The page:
Client relationships aren’t built by swooping in at the beginning & end of a project. You gotta roll up your sleeves WITH them.
– August 17, 2015
On Drawing & Design, Part VII
You might think of the client/designer relationship as one in which two people are standing on opposite banks of a river or creek. Clients have intimate knowledge of the business, product or service, and the message that they want to share. They just don’t know how to share it. On the other hand, designers know how, they just don’t have any of the intimate knowledge.
To make matters worse, it seems like designers and clients speak in wildly different languages. Designers are creative, expressive, and visual people; and clients are, well, are not.
The real challenge is that in spite of the differences in the way we think, what we know, and how we communicate, designer and client have to share the same thoughts, they have to become of one mind. That is no small task.
As a rule, clients generally have more difficulty thinking visually then we designers do. But God love ’em, they sure do try, even if sometimes they try a little too hard.
Clients open the relationship by trying to explain what they know and what it is that they are thinking. As designers, we listen, and then attempt to repeat it back to them as a visual. If you ever played the telephone game as an and activity in some kind of youth group or organization, you understand how easy it is to misinterpret what someone whispers into your ear. Professional communication is no different. The series of sketches and rough layouts should be the start of a dialogue where the designer asks, “this is what I’ve heard you say. How accurate is my interpretation, and where did I miss the mark?”
Keep in mind that designer and client are still just beginning to understand each other. Clients really do want to be visual, but often this means that they take things a little too literally. They see something and tend to lock in on it, believing that their visual vice-grip is helpful in discussing the process. It’s a phenomenon that comes from inexperience, mostly, but I’ve encountered repeatedly through the years. When I show a client a tightly rendered computer layout, even as a rough, they have difficulty seeing the potential beyond what is presented to them on the page. They see it as finished, un-kerned type and all.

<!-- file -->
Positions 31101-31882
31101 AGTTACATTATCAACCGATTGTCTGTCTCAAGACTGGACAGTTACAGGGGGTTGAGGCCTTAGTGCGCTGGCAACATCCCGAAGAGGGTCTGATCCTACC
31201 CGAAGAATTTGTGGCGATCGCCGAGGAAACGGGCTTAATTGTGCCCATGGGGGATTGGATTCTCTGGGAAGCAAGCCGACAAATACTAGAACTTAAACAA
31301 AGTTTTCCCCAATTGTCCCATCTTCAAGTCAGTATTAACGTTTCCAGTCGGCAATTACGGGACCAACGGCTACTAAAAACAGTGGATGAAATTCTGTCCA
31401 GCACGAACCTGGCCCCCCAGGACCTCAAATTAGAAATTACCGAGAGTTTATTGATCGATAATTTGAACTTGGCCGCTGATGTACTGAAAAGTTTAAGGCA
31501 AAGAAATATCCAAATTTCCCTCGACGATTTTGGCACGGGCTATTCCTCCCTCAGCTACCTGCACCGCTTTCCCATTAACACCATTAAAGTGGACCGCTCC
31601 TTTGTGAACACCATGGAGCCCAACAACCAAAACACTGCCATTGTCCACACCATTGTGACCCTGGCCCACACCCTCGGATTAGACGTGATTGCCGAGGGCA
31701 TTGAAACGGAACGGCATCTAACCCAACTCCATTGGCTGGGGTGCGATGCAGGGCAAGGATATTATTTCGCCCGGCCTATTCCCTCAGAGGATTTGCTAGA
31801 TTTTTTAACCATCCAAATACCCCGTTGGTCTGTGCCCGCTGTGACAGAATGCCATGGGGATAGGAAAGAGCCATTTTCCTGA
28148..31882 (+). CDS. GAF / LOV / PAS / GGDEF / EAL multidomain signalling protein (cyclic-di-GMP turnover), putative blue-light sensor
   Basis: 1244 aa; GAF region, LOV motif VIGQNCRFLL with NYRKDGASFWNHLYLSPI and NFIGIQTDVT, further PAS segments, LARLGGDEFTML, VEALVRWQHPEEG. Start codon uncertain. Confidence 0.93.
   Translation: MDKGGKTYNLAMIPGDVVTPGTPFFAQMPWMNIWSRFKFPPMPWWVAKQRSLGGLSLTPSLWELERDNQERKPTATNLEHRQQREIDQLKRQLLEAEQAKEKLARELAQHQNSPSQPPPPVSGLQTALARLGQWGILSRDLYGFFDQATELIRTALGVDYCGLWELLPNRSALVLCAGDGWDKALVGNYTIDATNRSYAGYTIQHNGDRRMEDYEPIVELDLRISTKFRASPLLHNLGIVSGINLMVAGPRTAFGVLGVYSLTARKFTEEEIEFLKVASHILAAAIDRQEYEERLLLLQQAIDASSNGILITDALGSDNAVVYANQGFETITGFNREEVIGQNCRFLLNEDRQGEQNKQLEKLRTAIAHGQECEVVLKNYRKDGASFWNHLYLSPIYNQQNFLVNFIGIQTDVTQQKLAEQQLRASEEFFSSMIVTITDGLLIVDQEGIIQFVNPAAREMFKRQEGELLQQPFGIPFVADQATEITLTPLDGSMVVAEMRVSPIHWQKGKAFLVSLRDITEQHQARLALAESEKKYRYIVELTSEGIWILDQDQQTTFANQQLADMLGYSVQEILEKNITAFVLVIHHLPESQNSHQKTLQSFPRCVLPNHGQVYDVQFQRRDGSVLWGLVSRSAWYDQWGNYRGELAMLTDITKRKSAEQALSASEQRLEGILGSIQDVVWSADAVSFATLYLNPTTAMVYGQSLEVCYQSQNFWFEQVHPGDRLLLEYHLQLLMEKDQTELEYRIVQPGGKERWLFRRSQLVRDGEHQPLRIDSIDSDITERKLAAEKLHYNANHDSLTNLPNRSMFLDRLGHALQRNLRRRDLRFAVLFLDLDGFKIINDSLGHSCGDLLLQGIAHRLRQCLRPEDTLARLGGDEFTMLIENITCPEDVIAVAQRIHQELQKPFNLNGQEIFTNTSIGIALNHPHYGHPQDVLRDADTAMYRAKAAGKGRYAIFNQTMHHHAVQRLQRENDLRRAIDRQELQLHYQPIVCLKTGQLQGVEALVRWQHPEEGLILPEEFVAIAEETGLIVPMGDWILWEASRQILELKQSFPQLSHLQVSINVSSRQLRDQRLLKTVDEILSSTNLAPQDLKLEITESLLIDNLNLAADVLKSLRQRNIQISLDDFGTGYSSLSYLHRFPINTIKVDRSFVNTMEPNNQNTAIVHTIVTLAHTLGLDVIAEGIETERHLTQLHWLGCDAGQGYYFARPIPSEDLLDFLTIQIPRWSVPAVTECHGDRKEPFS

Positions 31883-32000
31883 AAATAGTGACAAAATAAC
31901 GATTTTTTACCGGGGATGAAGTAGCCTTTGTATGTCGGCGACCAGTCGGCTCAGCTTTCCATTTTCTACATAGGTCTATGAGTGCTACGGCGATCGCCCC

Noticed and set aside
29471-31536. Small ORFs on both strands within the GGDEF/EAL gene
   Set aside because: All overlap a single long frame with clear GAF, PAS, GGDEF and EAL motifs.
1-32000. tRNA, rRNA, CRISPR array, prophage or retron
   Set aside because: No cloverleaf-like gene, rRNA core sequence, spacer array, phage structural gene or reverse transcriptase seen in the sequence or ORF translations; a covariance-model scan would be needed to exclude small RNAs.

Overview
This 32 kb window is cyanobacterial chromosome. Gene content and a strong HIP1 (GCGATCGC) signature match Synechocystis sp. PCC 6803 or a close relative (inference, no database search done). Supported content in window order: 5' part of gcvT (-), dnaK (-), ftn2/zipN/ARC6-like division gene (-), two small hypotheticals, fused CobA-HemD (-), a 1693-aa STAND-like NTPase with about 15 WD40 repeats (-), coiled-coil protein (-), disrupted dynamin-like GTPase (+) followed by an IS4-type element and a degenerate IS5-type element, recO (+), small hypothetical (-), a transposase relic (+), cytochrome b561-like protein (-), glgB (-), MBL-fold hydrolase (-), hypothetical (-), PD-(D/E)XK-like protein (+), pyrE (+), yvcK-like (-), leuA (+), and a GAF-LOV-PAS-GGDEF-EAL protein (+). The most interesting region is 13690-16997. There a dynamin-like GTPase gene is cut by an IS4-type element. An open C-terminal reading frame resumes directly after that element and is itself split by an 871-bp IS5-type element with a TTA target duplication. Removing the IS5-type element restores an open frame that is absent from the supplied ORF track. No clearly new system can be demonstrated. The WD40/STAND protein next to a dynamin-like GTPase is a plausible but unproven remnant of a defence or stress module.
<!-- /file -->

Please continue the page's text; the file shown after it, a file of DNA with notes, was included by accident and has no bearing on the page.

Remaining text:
Just as I subconsciously remain more open to revisions in a hand-drawn rough layout, so too does the client. Whether they are aware of it or not, clients simply respond differently to a clean drawing of a concept than they do to a clean printout of a concept. It shouldn’t be surprising that they are better able to visualize when there is more left open for them to imagine. A drawing can be imagined as a photo, but a google image is already a photo, even if it's not the right photo. It is more firmly imprinted.
In the early stages of any design project, the back and forth dialog that we have is the key. Drawing allows the designer to talk with the client instead of talking at them because it invites feedback. Otherwise, we tend to come off as the “expert” talking at the client, pronouncing what they should do. Yes, we are experts, but so are our clients in their own areas. This early dialog is how we build relationships and grow our practice instead of chasing that revolving door of one-and-done customers. It is an important component that goes missing in crowdsourcing or design contest exchanges.
Anyone can use today’s software to create a trendy “logo” and then tell a client that it’s the solution that they didn’t realize they were looking for. But real design is the extension of a conversation that we have with our client. After all, we can only supply one-half of a successful message. The other half, the content, has to come from our co-conversationalist.
Do your part to be an interesting conversationalist. Draw. From the beginning.